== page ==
• Nkhomo-benga
  • African Butterfly
  • Flavescent
  • Maulana bicolor
  • Fort Maguire
  • Blue Gold
  • Sunshine

Although there are over 20 different types of Peacock Cichlids, here’s a list of the most popular found in home aquariums:

Blue Peacock Cichlid

As the name suggests, this Peacock Cichlid is blue all over with dark, elongated stripes from the front of the dorsal fins to the end of the caudal peduncle. The brightness and shade of blue depends on their location, age and gender.

Also known as the Emperor Cichlid, some varieties come in yellow. Most Blue Peacock Cichlids live at the southeastern end of Lake Malawi. These are one of the more popular varieties people keep as pets.

Dragon Blood Peacock Cichlid

Often confused with Strawberry Peacock Cichlids, the Dragon Blood variety is a bright, pinkish-red.

OB Peacock Cichlid

These are primarily red with patches of dark royal blue everywhere. The patches on their faces are brighter which extend into their dorsal and caudal fins. These are often hybrids and crossbreeds, which can present their own set of problems.

Red Peacock Cichlid

This is a variety of Flavescent Peacock Cichlids, often called Ruby Red or Rubin Red. They’re a manmade breed and the most popular type of cichlid. But, they’re beautiful with a vibrant red hue with bits of electric blue in the fins. It stands out in any tank and is breathtaking to look at.

Strawberry Peacock Cichlid

This stunning type of Peacock Cichlid is a vibrant candy reddish-pink with light spotting on their fins. These are some of the most rare to find. The dots on the fins is what separates this type from the Dragon Blood.

Yellow Peacock Cichlids

Yellow Peacock Cichlids have many other monikers: Nkhomo-Benga, Benga, Sunshine, New Yellow Regal or Baensch’s. The come from the western parts of Lake Malawi and favor shallower waters. They usually don’t go any deeper than 20 ft.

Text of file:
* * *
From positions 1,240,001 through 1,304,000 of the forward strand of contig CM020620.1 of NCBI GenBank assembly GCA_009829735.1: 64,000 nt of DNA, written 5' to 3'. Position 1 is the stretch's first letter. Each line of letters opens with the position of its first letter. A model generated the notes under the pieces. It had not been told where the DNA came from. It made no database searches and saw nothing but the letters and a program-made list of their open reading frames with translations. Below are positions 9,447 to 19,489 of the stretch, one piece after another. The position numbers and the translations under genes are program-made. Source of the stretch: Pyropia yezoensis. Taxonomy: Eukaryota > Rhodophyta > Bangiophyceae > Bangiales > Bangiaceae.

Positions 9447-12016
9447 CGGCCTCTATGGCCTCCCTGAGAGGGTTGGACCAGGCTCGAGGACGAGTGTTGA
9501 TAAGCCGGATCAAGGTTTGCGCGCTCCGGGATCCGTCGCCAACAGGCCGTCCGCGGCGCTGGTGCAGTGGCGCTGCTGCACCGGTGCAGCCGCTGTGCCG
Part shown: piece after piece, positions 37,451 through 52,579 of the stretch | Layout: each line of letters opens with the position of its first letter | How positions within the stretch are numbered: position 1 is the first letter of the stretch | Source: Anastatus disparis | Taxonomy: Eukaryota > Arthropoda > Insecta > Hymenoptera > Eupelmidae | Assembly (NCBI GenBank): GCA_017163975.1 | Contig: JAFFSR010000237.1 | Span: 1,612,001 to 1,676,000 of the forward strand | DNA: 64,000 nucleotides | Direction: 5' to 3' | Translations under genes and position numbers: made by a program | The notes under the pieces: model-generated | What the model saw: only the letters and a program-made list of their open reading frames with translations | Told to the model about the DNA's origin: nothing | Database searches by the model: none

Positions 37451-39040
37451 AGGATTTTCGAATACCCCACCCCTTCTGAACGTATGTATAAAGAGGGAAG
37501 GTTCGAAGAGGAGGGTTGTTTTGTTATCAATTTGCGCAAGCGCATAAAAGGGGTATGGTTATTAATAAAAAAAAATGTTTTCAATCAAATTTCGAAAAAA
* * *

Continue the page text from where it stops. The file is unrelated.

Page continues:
They are a bright, rich yellow with neon blue splotches and dots over their entire bodies. Some may have midnight blue bands on their sides.


Males tend to be around six inches long while the females are no bigger than four inches long. Both sexes develop an oversized lateral line when they reach maturity. If you can mimick the conditions of Lake Malawi combined with consistent quality care, a Peacock Cichlid can grow bigger than the expected average.


Peacock Cichlids live for around six to eight years as long as they have everything they need. This includes maintaining water conditions, water quality and a well-balanced diet.

There are some reports of Peacock Cichlids living as long as 10 or 15 years. That means if you take your ownership of one seriously, there’s a great potential for them to be with you for a long time.

Behavior: Social Graces

Most species of Cichlids are aggressive but the Peacock is more docile and peaceful. The males tend to be territorial loners while females often gather in schools. If you plan on keeping them, the males can overtake other, more non-confrontational fish.  This will be especially true if there aren’t enough caves, space or females.


Although the males will often be alone, they are polygamous when it’s time for breeding. Once a male has claimed his bit of territory, the courting ritual can begin. He digs a nest near the entrance of his cave.

The male then begins to move in a dance-like pattern to get the attention of willing females with darting and quick, sudden movements. When one comes along, she enters his lair, lays her eggs and he then fertilizes them.

Once the female collects her eggs in her mouth, she remains in the cave for incubation, which takes about a month. After that time, a fry between one and four dozen emerge; anywhere from 12 to 50 hatchlings can appear.

Peacock Cichlid Care

Those who want to deepn their aquatic hobbies will find Peacock Cichlids agreeable to start. They’re low maintenance and very calm. But, they are sensitive to environmental changes, so it’s crucial to understand their ideal living conditions. You must dedicate yourself to keeping water conditions consistent.

Tank Size

The tank size you need will depend on how many Peacock Cichlids you’re going to have. A 55-60 gallon tank or larger will be sufficient for Peacock Cichlids. This is because they need enough room to practice swimming and hunting.

If you plan on having more than six Peacock Cichlids, you will need a 100 gallon tank or larger. Also make sure you have a horizontal tank rather than a vertical one. This will give the Peacock Cichlids the room they need to move, swim, hide and hunt.

Water Requirements

The water in Lake Malawi is warm and alkaline all year round. This means you should keep the tank temperature between 74°F and 82°F with the aim of maintaining the water at around 80°F. Maintain a pH level between 7.5 and 8.6 with a water hardness range of four to six.

To ensure the conditions stay constant, get a quality water test kit. The water must remain alkaline, clean and clear or the fish’s health will suffer.